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'Poseidon' recalls tense 'Das Boot'

By Mark Moorehead

May 13, 2006

Donít see Poseidon if you plan on spending time on a holiday cruise ship this summer.  That would be like watching United 93 just before your next flight. Both films underscore the horror of being a captured audience when things go very bad. 

Like most disaster flicks, Poseidon begins serenely as Director Wolfgang Peterson (Das Boot) takes the camera and makes a 360-degree pan of the stunningly beautiful open sea surrounding the majestic and solitary ship.

What follows, before the big splash, is a 20-minute exercise in character development. This is the part of the film where you get to know a little something about the group that survives the initial dunking and begin making those unconscious decisions of who you like and donít like.

Thatís important because the only guilty pleasure in watching a ship going down is guessing which passengers will make it. Unfortunately, the personality sketches are thin at best, and the downside of inadequate character development is that audiences donít feel much regret over those who do die. 

Itís New Year's Eve on the North Atlantic and everyone is partying in the main ballroom. Professional gambler Dylan Johns (Josh Lucas) is playing poker with the former mayor of New York (Kurt Russell) and a poster boy for sexism and bad suits (Kevin Dillon).

Later, all three of these guys gamble that the odds of surviving a capsized ship are better if you climb to the bottom.

Other characters that surface in Poseidon include a suicidal gay man (Richard Dreyfuss looking very old), an illegal alien (Mia Maestro), a cook on the ship (Freddy Rodriguez), the mayor's self-centered daughter and her whining boyfriend and a mother and her young son. Oddly enough, the two most likable and selfless characters are Latino (Maestro and Rodriguez), and they are unceremoniously purged from the group in this script.

At the stroke of midnight a 150-foot ďrouge waveĒ (where did they get that expression?) smashes into the luxury liner and sends it topsy-turvy, causing the deaths of hundreds in a slow-motion, tension-filled sequence that includes explosions, fireballs, electrocutions, elevators jettisoning passengers and a swimming pool emptying its contents.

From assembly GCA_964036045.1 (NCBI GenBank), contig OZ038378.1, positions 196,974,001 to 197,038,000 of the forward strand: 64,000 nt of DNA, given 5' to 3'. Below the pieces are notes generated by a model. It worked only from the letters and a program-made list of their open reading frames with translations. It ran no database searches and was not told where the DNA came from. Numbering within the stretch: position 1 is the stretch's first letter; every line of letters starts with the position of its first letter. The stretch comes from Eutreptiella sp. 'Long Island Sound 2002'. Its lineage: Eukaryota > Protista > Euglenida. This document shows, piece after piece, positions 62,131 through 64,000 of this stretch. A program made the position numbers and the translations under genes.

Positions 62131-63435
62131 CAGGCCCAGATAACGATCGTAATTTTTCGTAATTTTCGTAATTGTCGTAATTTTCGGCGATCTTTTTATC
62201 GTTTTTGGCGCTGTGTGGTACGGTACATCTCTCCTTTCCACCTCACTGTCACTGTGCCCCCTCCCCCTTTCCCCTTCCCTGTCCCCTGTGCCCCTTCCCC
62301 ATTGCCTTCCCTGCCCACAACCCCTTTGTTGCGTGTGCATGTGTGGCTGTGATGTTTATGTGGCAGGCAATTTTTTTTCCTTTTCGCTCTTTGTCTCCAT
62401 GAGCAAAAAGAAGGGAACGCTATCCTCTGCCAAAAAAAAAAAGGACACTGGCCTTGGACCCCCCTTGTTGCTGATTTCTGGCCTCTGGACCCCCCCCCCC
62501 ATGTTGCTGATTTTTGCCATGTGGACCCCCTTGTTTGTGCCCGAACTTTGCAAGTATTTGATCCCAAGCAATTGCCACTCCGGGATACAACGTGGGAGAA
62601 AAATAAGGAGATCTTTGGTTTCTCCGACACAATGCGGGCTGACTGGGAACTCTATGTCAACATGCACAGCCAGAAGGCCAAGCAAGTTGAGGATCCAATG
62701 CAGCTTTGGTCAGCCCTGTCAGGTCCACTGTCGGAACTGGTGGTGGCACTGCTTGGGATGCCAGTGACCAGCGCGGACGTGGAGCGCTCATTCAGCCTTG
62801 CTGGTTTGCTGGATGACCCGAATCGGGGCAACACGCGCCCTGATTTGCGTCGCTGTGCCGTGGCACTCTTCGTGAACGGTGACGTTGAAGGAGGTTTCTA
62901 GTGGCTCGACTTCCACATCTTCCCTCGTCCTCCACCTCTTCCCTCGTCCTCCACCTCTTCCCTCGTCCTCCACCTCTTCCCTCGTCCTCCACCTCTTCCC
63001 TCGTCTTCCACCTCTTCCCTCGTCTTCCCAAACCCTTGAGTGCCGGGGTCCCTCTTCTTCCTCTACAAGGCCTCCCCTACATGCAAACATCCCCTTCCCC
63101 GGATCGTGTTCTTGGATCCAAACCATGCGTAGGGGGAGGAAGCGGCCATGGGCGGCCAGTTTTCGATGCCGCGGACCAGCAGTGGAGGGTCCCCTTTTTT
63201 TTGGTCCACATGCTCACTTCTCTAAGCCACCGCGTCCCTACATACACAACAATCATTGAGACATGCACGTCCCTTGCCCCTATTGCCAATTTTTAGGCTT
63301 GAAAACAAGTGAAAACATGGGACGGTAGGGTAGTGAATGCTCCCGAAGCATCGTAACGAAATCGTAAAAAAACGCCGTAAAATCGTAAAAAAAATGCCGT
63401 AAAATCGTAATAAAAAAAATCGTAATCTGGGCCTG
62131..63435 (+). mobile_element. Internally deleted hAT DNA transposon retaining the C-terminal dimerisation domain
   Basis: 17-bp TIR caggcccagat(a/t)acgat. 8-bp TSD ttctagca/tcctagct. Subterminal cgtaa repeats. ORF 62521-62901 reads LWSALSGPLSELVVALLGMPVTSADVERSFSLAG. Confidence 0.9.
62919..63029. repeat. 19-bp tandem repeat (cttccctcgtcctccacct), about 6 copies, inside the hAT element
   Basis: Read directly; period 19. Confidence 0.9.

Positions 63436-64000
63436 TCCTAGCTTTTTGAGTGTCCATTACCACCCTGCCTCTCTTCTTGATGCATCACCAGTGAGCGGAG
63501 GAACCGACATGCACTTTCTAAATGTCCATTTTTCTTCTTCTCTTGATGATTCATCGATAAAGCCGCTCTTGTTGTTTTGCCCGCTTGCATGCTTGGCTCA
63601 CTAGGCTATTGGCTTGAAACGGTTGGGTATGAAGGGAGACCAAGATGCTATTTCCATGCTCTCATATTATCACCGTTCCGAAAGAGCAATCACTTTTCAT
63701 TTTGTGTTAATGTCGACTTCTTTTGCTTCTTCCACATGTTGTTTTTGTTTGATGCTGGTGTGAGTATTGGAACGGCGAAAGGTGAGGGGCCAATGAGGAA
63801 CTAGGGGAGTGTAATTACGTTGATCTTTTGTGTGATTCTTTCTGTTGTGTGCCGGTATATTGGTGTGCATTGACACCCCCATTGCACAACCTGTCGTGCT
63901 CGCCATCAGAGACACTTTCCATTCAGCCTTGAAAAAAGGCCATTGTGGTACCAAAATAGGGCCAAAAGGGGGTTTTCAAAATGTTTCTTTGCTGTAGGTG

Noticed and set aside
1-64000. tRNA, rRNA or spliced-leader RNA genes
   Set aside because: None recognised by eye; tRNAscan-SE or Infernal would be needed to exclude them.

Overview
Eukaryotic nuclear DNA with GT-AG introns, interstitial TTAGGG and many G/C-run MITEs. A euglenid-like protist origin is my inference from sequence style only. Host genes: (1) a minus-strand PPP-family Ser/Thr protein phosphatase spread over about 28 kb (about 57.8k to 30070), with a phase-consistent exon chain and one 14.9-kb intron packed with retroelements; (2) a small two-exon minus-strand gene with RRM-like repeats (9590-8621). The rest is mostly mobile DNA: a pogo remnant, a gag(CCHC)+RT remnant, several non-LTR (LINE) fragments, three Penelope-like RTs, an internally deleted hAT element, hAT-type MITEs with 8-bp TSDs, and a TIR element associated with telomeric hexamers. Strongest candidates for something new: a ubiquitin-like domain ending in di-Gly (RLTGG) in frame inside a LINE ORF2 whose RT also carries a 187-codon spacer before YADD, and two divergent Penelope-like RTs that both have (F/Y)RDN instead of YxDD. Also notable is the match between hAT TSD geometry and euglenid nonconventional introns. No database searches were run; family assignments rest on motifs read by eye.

Shortly after the mayhem, gambler Thomas decides to leave the safety of the ballroom and climb up to the bottom of the boat. He is soon accompanied by the motley cast of characters identified earlier in the film as they make their perilous journey through the bowels of the ship.

Death and danger lie around every corner. The short 90-minute duration of this film is tightly packed with nail-biting suspense and hold-your-breath anxiety. Warner Brothers chose the right person to direct this thriller.

Peterson knows a thing or two about tight quarters on the high seas.  If you saw his film Das Boot, you may recall those claustrophobic scenes in the German submarine that made your skin crawl just imagining what it would be like trapped in that tin can deep underwater.

Peterson creates a similar scene in Poseidon by herding the surviving passengers into the ship's duct system while water within the narrow vertical shaft steadily rises up their legs as they struggle to ascend to the next level.

In more ways than one, the duct-shaft scene was the high-water mark in Poseidon. There is one other memorable drowning scene involving one of the stars of the film that was a surprise and made me queasy.

However, the balance of the film is predictable and the brief, tense thrill ride is soon over. The unremarkable characters are soon forgotten. What I do remember after seeing Poseidon was checking my watch while timing how long I could hold my breath (about 45 seconds). I probably wouldnít have made it.


Mark's Movie Meter

General Audiences: B-

This remake of the 1972 The Poseidon Adventure disaster movie takes us down a familiar trail with a new cast of characters. Technically light years ahead of the original and visually impressive. No sex, nudity or language.

Family Audiences: C+

Big wave flips cruise ship upside down causing instant death to hundreds of passengers and crew. Countless drowning scenes and an excruciating near drowning scene of a young boy make this film inappropriate for children 13 and under. Rated PG-13 for intense, prolonged sequences of disaster and peril. 


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